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I7 performance rig

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April 13, 2010 1:49:00 PM

*Updated with actual list here instead of just a link

First build. Still kind of nervous since never did anything past basic GPU/optical drive upgrades but have been reading about this for past 2 months or so. Overall generally I should be tech savvy enough for a build since hearing of all the bad stories with customer support with all major companies (P.S. buying a built system is still not out of a question so if anyone knows of good custom/semi-custom places with good track records, do tell). Thanks for your inputs!

APPROXIMATE PURCHASE DATE: very soon: within the month, probably sooner BUDGET RANGE: just over $2,000 (see parts already selected)

SYSTEM USAGE FROM MOST TO LEAST IMPORTANT: everyday use, some gaming (high end but not constant), photoshop CS4 (i guess CS5 soon), some video editing.

PARTS NOT REQUIRED: keyboard, mouse, monitor (will buy separate soon, for now use current), speakers

PREFERRED WEBSITE(S) FOR PARTS: newegg.com (see parts list)

COUNTRY OF ORIGIN: US, NYC

PARTS PREFERENCES: full tower case for ease of installation and future proofing, i7 (LGA 1366) chipset

OVERCLOCKING: Unlikely, since I'm still a noob when it comes to that aspect

SLI OR CROSSFIRE: No for now

MONITOR RESOLUTION: 1920x1080 most likely once I purchase a new one but since will deff get a 5850 this point is moot

ADDITIONAL COMMENTS: Just need a powerful performance and yet very stable. The HDD cooler that is in the parts section is meant as a vertical intake to take up the bottom 3 optical drive bays (will this case fit it?).

LINKY to parts

Corsair 800D case
Chipset+MOBO: I7 930+ Asus P6X58D Premium
GPU: ASUS EH5850 DirectCU
PSU: CORSAIR CMPSU-750HX 750W
Memory: G.SKILL PI Series 6GB (3 x 2GB) 240-Pin DDR3 SDRAM DDR3 1600 (PC3 12800)
CPU Cooler: Corsair H50
HDD: WD 1TB Caviar Black
3 extra 120mm fans for exhaust on top
Scythe SCKB-2000BK HDD Cooler used as a vertical intake
Drive: LITE-ON 24X DVD Writer Black SATA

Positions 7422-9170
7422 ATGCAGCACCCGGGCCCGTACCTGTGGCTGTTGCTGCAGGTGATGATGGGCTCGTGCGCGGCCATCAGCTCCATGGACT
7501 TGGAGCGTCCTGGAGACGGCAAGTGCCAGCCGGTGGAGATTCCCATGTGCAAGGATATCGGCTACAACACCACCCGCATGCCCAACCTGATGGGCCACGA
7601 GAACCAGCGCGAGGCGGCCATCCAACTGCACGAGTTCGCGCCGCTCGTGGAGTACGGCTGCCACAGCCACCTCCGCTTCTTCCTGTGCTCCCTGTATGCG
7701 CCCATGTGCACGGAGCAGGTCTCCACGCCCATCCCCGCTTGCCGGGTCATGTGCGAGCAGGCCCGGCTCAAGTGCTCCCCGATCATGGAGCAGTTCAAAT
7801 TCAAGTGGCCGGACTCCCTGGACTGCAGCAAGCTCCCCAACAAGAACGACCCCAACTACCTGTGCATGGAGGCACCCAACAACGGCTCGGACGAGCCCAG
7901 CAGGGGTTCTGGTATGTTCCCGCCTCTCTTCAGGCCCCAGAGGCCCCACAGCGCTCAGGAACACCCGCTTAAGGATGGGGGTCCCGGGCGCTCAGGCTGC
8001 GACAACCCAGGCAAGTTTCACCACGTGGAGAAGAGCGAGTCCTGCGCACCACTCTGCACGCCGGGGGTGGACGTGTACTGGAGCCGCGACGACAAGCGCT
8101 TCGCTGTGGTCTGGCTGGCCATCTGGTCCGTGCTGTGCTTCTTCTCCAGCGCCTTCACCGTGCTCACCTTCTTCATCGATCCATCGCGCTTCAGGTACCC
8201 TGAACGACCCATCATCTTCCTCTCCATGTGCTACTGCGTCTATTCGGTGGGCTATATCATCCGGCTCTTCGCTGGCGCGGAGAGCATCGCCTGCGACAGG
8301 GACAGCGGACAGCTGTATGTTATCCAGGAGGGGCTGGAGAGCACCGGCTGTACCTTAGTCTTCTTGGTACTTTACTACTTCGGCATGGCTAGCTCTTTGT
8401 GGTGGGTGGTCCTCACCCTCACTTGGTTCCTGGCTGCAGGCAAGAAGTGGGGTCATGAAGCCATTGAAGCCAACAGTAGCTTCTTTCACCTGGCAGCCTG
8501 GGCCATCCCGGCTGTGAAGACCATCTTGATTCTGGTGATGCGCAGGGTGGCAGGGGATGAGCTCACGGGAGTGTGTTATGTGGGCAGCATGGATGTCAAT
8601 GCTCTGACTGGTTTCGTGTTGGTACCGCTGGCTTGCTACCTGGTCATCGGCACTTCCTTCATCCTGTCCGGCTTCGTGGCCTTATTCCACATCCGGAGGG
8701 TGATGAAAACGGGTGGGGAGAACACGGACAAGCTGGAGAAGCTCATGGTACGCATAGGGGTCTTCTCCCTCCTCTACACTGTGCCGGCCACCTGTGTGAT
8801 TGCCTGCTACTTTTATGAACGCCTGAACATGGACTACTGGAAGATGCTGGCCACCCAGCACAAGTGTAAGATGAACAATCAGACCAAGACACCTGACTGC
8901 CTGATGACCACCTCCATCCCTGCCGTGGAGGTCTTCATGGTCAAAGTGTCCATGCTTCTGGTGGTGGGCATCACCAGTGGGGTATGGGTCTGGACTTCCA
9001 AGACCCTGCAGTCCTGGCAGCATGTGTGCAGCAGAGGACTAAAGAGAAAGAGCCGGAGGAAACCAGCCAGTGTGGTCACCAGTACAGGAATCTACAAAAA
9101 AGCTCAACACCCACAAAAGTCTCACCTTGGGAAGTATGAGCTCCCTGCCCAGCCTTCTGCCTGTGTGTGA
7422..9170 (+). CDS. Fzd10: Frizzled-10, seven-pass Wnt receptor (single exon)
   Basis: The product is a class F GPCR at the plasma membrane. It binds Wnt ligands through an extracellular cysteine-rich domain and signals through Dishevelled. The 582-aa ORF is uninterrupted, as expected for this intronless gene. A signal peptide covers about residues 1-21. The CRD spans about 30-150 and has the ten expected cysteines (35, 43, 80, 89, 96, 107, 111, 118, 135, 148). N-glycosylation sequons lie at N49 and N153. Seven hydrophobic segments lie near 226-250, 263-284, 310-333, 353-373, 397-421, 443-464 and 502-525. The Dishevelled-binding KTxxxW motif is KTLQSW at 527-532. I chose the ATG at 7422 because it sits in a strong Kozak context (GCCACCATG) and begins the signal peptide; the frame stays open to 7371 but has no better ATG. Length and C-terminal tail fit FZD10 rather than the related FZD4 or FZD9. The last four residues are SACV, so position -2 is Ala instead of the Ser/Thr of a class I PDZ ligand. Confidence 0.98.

Windows 7 Ultimate 64 bit


So this is what I have came up with, what do you guys think?

More about : performance rig

April 13, 2010 1:52:35 PM

You can't link to a shopping cart. It takes you to your personal cart. Either create a public wishlist and post it or list the individual parts (which is preferred).

Here's what you should be buying:

CPU/Mobo: i7-930 and Asus P6X58D Premium $570
RAM: G.Skill Pi 3x2 GB 1600 mhz CAS Latency 7 $190
GPU: HD 5870 $415
SSD: Corsair Nova 128 GB $369
HDD: Seagate 7200.12 1 TB $90
PSU: OCZ Z Series 850W 80+ Gold $190 after rebate
Case: HAF 922 $80 after rebate
Optical: Cheap SATA DVD burner $22

Total: $1,917
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April 13, 2010 2:02:46 PM

Thanx for this reply and sorry for the initial link problem, i was still editing to make sure it worked right on different browsers. I already changed the memory to the G-Skill one. One question though, do I really need an SSD for the OS and apps (still not sure how to separate all that stuff out when installing and saving stuff)? Is there really that much of a difference (also, what about the fact that they won't really last incredibly long, what is it like 10,000 read/write cycles or something like that)?
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April 13, 2010 2:10:17 PM

You don't really need a SSD. And to separate stuff you just select what drive to save it to. It's just like selecting a save location for a download.

There is a huge difference between how fast a computer with a SSD feels over how fast a computer without one feels. In terms of actual performance, there is very little. They will last a really long time, especially if you don't use them to save data.

That said, you don't really need one. In fact, the majority of what's in the build is complete overkill for the uses you listed. "Everyday use" wouldn't need more than a $500 build. Tack on $300 for the GPU to support gaming and another $100 for a CPU upgrade. That leaves you with a great all around build at about $900-1000.
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April 13, 2010 2:19:06 PM